September in St. Johns: Apache County Fair


| 9/14/2018 10:30:00 AM


 Italian Tomatoes grown by a local gardener

Gardeners all over the state grow delicious vegetables, fruits, herbs, and even grains for their nourishment, enjoyment, and to share with friends and family. A unique aspect of living in the county seat of St. Johns is being able to see a vast number of products people in our area are producing in their gardens each year. 

I've been the head of the Field Crops department of the Apache County Fair for several years, and it never ceases to amaze me at some of the amazing things that come into the fair that Wednesday morning. What amazes me even more are the stories that go along with some of those entries and the challenges gardeners tell me about as we sit at the table and fill out fair entry tags. 

Take John Bennett for example. He's been growing, showing, and winning at the Apache County Fair for decades. In fact, he's one of the biggest exhibitors every year. He tells of a pink banana squash that he grows over in Springerville, that he's been growing for nearly as long as he remembers. He says that some of the biggest challenges is knowing from year to year where the squash will pop up. As an organic gardener, he composts all of his plant waste and inevitably some viable squash seeds end up in the compost that gets spread all over his garden site.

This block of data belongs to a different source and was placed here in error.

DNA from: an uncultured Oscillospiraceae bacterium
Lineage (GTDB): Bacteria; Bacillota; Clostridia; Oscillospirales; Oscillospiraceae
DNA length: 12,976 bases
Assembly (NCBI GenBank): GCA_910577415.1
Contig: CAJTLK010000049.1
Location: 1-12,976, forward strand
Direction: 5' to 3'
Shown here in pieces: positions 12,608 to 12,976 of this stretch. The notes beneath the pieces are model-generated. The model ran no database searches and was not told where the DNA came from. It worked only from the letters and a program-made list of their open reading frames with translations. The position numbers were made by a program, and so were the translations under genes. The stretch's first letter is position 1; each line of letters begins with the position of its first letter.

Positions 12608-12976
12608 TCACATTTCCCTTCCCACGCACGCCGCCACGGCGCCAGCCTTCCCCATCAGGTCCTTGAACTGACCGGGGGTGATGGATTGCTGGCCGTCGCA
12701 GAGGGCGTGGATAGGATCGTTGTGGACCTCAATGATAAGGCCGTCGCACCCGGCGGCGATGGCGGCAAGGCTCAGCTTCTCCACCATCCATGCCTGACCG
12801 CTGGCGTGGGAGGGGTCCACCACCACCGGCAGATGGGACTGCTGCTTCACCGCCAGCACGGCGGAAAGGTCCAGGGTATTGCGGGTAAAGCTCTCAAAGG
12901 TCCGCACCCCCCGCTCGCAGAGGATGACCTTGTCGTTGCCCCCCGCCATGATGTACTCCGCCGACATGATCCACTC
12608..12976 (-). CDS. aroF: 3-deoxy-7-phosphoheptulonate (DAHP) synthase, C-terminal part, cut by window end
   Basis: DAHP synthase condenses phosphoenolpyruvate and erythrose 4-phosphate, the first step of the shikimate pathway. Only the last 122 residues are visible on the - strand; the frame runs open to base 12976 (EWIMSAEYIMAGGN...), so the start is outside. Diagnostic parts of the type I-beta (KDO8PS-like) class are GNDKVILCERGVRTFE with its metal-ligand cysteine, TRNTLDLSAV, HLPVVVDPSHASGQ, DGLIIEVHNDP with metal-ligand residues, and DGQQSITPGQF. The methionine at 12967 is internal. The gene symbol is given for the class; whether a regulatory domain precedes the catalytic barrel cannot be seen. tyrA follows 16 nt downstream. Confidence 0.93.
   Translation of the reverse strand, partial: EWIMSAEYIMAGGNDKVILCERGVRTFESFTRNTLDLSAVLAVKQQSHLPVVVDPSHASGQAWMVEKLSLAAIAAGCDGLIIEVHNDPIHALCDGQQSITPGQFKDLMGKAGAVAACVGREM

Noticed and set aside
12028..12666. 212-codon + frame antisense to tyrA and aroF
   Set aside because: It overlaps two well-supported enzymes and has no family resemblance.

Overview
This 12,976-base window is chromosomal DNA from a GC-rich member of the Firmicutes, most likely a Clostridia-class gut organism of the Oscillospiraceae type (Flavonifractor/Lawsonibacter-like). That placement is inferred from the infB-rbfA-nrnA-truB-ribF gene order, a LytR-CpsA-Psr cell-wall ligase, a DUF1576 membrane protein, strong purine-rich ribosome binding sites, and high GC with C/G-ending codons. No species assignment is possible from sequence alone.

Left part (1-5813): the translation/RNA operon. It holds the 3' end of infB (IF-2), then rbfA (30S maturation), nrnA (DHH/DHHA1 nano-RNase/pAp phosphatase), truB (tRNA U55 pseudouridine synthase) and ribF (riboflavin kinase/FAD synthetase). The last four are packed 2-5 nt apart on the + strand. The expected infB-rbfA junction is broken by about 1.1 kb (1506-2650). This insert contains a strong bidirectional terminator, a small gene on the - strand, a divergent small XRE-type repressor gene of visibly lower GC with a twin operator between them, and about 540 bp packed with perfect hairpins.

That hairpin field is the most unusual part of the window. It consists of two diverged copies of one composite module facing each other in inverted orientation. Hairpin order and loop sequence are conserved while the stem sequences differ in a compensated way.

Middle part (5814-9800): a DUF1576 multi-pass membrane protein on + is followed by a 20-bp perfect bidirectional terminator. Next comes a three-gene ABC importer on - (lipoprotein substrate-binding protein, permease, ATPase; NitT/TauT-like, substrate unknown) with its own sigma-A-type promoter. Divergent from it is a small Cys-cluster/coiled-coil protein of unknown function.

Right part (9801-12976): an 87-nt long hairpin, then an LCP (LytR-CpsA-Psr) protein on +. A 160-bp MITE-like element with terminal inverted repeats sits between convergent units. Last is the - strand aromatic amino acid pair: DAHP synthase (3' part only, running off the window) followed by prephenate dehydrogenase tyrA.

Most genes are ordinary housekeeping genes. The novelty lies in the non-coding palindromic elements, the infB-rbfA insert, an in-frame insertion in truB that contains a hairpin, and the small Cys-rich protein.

Another big exhibitor who has been growing and showing in Apache County for a long time is Heather Higginbotham, daughter of Rick and Lorie Williams, who own Boondocks Farm and who used to have the job I now have at the Apache County Fair. Heather and her son Karsin win top honors every year for their produce, just like mom and dad did a mere ten years ago. Heather makes the most amazing fruit jams and jellies and sells them at the local Heritage Market through summer and fall, as well, and I can attest at the amazing flavor of the local produce. One of the things they battle on their farm is unpredictable weather. Late-summer hail storms have decimated plants in the past. Late spring freezes have also been a challenge as fruit trees start to flower and bud. This area is known for the challenging weather patterns above all else. 



Dried Beans





Subscribe Today - Pay Now & Save 64% Off the Cover Price

Money-Saving Tips in Every Issue!

Mother Earth NewsAt MOTHER EARTH NEWS, we are dedicated to conserving our planet's natural resources while helping you conserve your financial resources. You'll find tips for slashing heating bills, growing fresh, natural produce at home, and more. That's why we want you to save money and trees by subscribing through our earth-friendly automatic renewal savings plan. By paying with a credit card, you save an additional $5 and get 6 issues of MOTHER EARTH NEWS for only $12.95 (USA only).

You may also use the Bill Me option and pay $17.95 for 6 issues.

Canadian Subscribers - Click Here
International Subscribers - Click Here
Canadian subscriptions: 1 year (includes postage & GST).


Facebook Pinterest Instagram YouTube Twitter flipboard
Free Product Information Classifieds

}